Steven Strenk sticks out in a crowd.
He’s lanky: all long legs, arms and neck. When he sits at his desk, his jeans hike up, exposing the tops of his white ankle socks.
Yes, like a guy whose pants are too short.
He wears black Chuck Taylor sneakers and striped horn-rimmed glasses — the nerdy, vintage kind that make cool people look cooler in that Buddy-Holly-hipster-kind-of-way.
If it weren’t for the sensible plaid shirt and the fact that Strenk’s name is printed on a blue plate on the side of a proper office cubicle, you might mistake him for a tall student instead of a 38-year-old high school teacher and college professor.
“Education is a major part of my art,” Strenk says. “I’m constantly learning. If I’m not learning, what I’m doing is not intriguing.”
A professional artist with pieces in private collections throughout the state, Strenk has taught at Booker High School for 13 years and at Ringling College of Art and Design for seven years.
A 1995 graduate of Ringling College, he is one of four new artists to join the three-year-old contemporary artist co-op, s/ART/q.
His three-dimensional Plexiglas piece, “Pedestal Pieces” will be on display this month in the group’s first show of the season — “THIRTEEN,” which premieres Dec. 9, at G.WIZ Science Museum.
Strenk is thrilled to be a part of the action.
He’s watched the group grow from a grassroots arts initiative, with a name many people couldn’t pronounce, into a well-regarded exhibiting platform for some of Sarasota’s favorite contemporary artists, many of them his former college classmates and fellow Ringling faculty members.
“I like the idea of these rogue shows,” Strenk says of s/ART/q’s roving exhibits. “It’s like: Grab a space. Have a show. Take it down. Have another show. It reminds me of college. We’d rent a space or squat in a space. I like that kind of attitude … the fact that there’s no pristine gallery.”
Last year, Strenk was asked to participate in the group’s “Invitational” exhibition in downtown Sarasota.
A playful father of three and a self-described “tinkerer,” he created a series of what he calls “Parade Pieces,” built from cigar boxes and his kids’ discarded toys.
Like the artist, the “Parade Pieces” were fun and nostalgic.
At first glance, they resembled something Ralphie might have played with in “A Christmas Story,” or something Strenk might have played with as a boy growing up in Tonawanda, N.Y.
“For the longest time I kept my studio separate from my home,” Strenk says. “I had a studio on Central Avenue and it never really worked for me. My kids’ toys slowly started to encroach on my work. The two worlds collided. The kids became my art.”
The first example of this collision was the pop-up book — or, as Strenk calls it, “the piece de résistance” — that he created in 2002 for his master’s thesis at the University of South Florida in Tampa.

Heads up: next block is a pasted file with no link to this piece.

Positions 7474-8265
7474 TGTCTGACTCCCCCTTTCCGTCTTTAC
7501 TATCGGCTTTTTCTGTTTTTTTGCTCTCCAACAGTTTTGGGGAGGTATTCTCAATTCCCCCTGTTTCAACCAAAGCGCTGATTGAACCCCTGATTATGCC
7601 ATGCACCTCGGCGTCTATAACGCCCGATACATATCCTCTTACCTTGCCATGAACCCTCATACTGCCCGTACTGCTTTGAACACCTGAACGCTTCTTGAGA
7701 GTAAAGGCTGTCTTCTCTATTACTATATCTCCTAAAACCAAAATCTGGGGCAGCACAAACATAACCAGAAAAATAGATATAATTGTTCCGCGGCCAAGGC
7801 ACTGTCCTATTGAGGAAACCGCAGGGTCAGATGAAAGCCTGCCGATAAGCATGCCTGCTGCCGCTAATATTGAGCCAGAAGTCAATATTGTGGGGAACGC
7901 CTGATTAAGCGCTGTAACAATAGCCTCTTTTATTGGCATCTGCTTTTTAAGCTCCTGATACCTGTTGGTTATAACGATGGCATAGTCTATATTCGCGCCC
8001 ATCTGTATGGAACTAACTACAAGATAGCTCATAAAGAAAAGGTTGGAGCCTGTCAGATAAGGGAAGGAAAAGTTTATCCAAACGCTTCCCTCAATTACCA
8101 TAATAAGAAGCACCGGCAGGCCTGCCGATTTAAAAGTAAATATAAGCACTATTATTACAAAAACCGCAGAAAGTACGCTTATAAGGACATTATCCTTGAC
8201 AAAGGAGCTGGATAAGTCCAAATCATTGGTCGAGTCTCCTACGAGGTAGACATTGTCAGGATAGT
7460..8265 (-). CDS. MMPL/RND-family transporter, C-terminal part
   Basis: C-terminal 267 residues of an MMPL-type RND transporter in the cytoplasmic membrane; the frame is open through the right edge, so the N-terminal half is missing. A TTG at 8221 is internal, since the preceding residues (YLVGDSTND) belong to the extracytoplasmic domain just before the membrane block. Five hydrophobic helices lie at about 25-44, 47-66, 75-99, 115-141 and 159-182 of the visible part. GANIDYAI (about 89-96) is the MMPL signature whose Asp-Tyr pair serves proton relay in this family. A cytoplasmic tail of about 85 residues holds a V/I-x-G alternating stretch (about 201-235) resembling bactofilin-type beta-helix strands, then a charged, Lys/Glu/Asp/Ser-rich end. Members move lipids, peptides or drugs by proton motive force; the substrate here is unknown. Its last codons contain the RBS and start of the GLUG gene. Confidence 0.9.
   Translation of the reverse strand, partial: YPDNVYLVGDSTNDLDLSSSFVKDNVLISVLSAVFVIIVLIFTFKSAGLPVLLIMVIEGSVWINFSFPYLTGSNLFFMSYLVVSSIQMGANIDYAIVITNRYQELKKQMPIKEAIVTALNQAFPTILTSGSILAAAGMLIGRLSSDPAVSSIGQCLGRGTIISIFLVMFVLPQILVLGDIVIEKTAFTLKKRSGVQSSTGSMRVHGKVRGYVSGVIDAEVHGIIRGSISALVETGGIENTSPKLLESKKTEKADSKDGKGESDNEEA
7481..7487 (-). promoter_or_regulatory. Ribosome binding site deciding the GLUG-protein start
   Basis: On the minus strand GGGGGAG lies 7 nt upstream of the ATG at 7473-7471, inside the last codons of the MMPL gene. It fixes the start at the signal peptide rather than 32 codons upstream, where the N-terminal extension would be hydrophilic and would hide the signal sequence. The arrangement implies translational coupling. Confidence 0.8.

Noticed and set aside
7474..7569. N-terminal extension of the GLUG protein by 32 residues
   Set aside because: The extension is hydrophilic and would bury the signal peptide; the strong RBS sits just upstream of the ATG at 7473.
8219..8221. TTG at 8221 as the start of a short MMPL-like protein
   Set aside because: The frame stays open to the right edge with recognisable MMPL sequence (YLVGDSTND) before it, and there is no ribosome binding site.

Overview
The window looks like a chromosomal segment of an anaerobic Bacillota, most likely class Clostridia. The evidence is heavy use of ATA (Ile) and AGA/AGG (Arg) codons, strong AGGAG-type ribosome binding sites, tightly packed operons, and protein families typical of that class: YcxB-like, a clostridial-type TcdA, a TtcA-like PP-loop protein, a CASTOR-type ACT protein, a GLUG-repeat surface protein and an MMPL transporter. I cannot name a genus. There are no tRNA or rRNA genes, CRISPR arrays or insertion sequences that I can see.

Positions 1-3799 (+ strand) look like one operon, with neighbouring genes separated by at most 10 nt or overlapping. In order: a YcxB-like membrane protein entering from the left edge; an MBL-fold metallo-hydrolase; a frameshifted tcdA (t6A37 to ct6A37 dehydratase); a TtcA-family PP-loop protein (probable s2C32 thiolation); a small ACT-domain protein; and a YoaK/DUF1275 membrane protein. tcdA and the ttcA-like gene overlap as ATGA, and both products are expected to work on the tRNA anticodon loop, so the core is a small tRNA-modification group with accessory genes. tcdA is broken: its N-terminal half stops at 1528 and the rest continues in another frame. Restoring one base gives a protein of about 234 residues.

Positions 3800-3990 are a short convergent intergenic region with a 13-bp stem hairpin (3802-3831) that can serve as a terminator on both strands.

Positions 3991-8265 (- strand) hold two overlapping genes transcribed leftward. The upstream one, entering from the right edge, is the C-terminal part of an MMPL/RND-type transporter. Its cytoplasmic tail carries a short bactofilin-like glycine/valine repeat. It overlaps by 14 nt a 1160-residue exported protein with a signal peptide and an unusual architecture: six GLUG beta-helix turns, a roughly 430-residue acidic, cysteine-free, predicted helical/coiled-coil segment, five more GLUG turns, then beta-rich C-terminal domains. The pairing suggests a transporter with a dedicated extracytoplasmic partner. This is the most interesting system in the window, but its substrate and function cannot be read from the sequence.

The work represented a departure from Strenk’s usual paintings and graphite drawings. It marked a turning point for the artist.
“I’m a tactile person,” he says. “Painting is boring to me. You hang it on the wall and that’s it. It just sits there. I’m much more interested in interaction and creating something that’s hands-on.”
This explains the small gadgets, camshafts, sprockets, amputated doll parts and gutted hard drives accumulating in boxes around his desk.
It explains the robotics website minimized on his computer, the broken palm sander he recently received from a colleague and the rotating sculpture he made using an old Singer sewing machine.
It also explains the enthusiastic email he wrote last summer to famed kinetic sculptor Arthur Ganson.
“I said very humbly that I’m an emerging kinetic sculptor and a huge fan,” Strenk says. “I asked him, ‘How do I do what you do?’ And he said, ‘Just start playing and making mistakes.’”
And, so far, this is exactly what Strenk has done.
These days he spends more time taking apart printers than painting foliage and sketching road signs — the subjects of previous work.
“I swear I’m not a hoarder,” Strenk says, rummaging through a cigar box filled with rack and pinion gears. “It’s just that if something is lying around, I like to take it apart, figure it out and make it work in new ways.”
He reaches for a wooden cutting board on which he’s glued a steak knife and pieces of plastic fruit painted various shades of gray, purple and green. He created the piece to demonstrate color theory to his Ringling students.
Arranged in a line are six fake cherries.
Coincidentally, Strenk has been looking for a fake cherry to use in his “Pedestal Pieces” series. When he realizes he’s had six of them sitting on a cabinet in his office cubicle, his face lights up.
“Look at that,” he says, a childish grin spreading across his face. “I found my cherry.”
Even though Strenk is just now coming into his mad-professor phase, the character fits him like he’s inhabited it for years.
Strenk realizes he’s one electromagnetic contraption away from becoming the dad in “Honey, I Shrunk The Kids” and his students realize it, too.
On the website, ratemyprofessors.com, Strenk has eight reviews from former Ringling College students who have taken his CORE foundation classes.
The critiques — all of them positive — range from, “He’s flippin’ awesome” to “very helpful and down to earth.”
One review, however, seems to best encapsulate the artist.
“Strenk is a great guy. He’s a little nutty and has a great energy. He really cares about his students and is passionate about what he does. You will enjoy yourself and learn from his example and his advice.”
IF YOU GO
s/ART/q will premiere its latest exhibit, “THIRTEEN,” from 5 to 10 p.m. Dec. 9, at G.WIZ Science Museum. The show will run through Jan. 7. For more information, call 309-4949 or visit sartq.com.
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